Congressman Jason Chaffetz (R) – Congress in 2012
What do you intend to accomplish in Congress in 2012 and how will it benefit Utah’s cities and towns?
As a member of the House Budget Committee, my efforts will be focused on slowing the growth in government spending and making federal spending more transparent. To achieve this, I have proposed two bills, the Social Security Reform Act and the Review Every Dollar Act.
With the Social Security Reform Act, Social Security achieves annual and actuarial balance. This proposal has seven provisions that slow the growth in Social Security spending while protecting seniors who rely on Social Security benefits. To learn more about this proposal, please visit the Social Security page on my website where you can read a summary of the provisions of the proposal and an analysis of the proposal by the Social Security Administration’s Chief Actuary.
The Review Every Dollar Act has five provisions that strengthen spending controls and increase oversight of government spending. To learn more about this proposal, please visit my website.
We’ve made a little progress on the discretionary side of the federal budget in the past two years. Discretionary spending, including war, disaster, and emergency spending, will decrease slightly from $1.276 trillion in FY2010 to $1.18 trillion in FY2012. In August, Congress passed the Budget Control Act (BCA) of 2011 which is expected to reduce discretionary spending by $2.1 trillion over ten years compared to the Congressional Budget Office baseline. This may sound like a significant “cut”, but it’s not as big as it seems. Keep in mind that despite this “cut”, total federal spending will continue to increase because the $2.1 trillion is a reduction in growth, not a reduction in current spending levels. Moreover, mandatory spending is basically untouched in the BCA. By comparison, HR 2560, The Cut, Cap, and Balance Act, which I introduced earlier this year and which passed the House of Representatives, would have reduced total federal spending by $5.8 trillion over ten years compared to the CBO baseline. Even with Cut, Cap, and Balance, total government expenditures would have still increased in absolute terms.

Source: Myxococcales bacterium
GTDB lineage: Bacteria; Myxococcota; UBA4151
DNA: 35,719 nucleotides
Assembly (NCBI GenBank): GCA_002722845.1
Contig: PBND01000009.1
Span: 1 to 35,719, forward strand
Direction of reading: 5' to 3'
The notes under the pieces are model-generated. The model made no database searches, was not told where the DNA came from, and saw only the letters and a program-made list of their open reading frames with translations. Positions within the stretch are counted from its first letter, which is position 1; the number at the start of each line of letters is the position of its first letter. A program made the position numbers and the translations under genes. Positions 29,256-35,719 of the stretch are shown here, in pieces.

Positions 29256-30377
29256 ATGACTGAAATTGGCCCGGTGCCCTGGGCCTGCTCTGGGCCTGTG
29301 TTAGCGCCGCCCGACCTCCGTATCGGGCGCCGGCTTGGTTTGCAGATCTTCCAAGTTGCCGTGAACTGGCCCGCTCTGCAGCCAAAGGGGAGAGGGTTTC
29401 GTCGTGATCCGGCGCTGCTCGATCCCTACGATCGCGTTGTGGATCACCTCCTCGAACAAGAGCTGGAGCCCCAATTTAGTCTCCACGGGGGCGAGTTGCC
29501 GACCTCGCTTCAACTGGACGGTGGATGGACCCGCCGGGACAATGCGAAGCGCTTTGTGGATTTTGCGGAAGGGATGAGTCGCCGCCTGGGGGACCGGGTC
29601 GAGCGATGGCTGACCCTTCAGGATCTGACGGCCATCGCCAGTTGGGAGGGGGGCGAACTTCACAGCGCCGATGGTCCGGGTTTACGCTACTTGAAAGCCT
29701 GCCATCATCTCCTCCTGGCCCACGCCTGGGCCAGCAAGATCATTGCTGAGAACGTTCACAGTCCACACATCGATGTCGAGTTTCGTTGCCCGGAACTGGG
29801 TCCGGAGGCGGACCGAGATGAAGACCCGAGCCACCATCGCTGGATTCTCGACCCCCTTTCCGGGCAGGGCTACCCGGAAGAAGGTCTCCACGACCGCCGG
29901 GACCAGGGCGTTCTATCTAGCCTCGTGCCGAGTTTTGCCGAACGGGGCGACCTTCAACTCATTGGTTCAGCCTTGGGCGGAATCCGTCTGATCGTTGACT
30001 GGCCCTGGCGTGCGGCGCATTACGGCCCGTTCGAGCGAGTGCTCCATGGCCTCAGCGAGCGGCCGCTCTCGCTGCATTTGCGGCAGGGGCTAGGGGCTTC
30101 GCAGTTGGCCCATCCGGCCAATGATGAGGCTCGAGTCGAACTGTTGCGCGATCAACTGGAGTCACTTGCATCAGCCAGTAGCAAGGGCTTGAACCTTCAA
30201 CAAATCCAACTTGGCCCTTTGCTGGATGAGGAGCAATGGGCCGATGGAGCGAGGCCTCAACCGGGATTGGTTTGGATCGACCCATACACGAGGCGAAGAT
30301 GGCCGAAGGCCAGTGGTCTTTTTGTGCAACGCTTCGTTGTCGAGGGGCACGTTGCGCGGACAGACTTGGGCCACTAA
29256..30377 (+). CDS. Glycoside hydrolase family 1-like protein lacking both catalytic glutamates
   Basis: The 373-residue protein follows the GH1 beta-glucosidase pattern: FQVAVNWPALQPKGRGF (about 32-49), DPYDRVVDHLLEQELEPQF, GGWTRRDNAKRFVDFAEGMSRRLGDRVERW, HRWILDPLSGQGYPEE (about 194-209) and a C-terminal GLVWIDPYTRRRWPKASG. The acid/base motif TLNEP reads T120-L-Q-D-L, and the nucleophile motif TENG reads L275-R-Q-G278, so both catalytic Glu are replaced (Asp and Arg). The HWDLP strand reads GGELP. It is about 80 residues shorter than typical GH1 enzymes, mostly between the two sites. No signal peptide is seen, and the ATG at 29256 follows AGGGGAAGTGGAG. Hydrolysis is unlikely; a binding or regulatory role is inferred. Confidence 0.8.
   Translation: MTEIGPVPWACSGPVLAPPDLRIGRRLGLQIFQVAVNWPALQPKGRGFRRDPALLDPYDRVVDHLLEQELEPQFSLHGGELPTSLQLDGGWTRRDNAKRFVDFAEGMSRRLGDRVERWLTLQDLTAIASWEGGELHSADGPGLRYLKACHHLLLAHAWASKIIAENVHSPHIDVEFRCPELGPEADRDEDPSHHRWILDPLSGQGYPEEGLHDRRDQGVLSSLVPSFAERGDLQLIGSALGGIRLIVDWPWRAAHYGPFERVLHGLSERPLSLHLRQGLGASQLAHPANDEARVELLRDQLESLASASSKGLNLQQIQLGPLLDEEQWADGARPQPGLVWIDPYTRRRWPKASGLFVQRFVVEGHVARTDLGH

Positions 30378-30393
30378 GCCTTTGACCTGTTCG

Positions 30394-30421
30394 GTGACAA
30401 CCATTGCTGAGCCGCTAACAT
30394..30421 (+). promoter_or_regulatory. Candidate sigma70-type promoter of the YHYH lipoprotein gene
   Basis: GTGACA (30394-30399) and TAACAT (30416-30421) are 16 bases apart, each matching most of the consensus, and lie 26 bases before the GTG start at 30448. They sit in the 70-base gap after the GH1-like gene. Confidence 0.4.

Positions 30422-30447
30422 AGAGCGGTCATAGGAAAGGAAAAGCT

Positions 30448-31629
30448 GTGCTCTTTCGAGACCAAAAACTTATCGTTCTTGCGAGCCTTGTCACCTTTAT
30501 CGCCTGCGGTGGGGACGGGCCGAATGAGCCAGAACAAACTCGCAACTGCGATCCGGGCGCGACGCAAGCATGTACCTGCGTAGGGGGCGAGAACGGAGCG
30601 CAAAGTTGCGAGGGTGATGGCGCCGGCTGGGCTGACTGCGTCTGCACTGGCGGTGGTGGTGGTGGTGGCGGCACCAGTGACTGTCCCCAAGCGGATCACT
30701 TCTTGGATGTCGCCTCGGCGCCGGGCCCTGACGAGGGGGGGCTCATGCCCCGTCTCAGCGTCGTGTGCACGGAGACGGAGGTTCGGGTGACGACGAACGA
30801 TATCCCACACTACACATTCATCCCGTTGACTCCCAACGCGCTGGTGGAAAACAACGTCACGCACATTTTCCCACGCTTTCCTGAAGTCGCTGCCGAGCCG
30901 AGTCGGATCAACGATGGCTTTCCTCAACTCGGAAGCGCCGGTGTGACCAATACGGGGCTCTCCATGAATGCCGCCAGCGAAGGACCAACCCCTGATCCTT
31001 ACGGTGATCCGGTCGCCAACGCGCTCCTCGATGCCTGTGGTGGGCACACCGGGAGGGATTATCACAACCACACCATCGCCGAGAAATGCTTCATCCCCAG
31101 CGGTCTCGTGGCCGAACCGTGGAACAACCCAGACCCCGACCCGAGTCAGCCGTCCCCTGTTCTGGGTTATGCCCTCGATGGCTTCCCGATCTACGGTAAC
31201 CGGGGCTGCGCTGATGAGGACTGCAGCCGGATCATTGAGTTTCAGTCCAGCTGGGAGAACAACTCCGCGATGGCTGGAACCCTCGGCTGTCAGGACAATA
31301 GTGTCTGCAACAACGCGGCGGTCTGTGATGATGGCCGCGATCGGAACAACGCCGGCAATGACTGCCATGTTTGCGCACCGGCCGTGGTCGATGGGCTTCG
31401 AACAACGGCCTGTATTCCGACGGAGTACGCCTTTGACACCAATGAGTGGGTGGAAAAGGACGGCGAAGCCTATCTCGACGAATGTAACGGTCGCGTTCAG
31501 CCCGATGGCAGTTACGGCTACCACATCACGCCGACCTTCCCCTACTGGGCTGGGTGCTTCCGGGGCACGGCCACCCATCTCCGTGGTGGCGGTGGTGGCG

Congress needs to focus on mandatory spending. Mandatory spending, which primarily consists of entitlement programs like Social Security, Medicare, Medicaid, federal civilian and military retirement, unemployment compensation, food stamps as well as means tested refundable tax credits such as EITC and child tax credits, accounts for about 60% of total federal spending when net interest is included.
Controlling federal government spending is necessary. In 2009, state and local governments received about 22% of their general revenues from the federal government. An insolvent federal government would have a devastating impact on every taxpayer, business, and local government in the nation.
Get to know you questions:
What did you do during the 2011 holiday season?
Prior to Christmas I went to Afghanistan. Other than that, we hung out in Utah.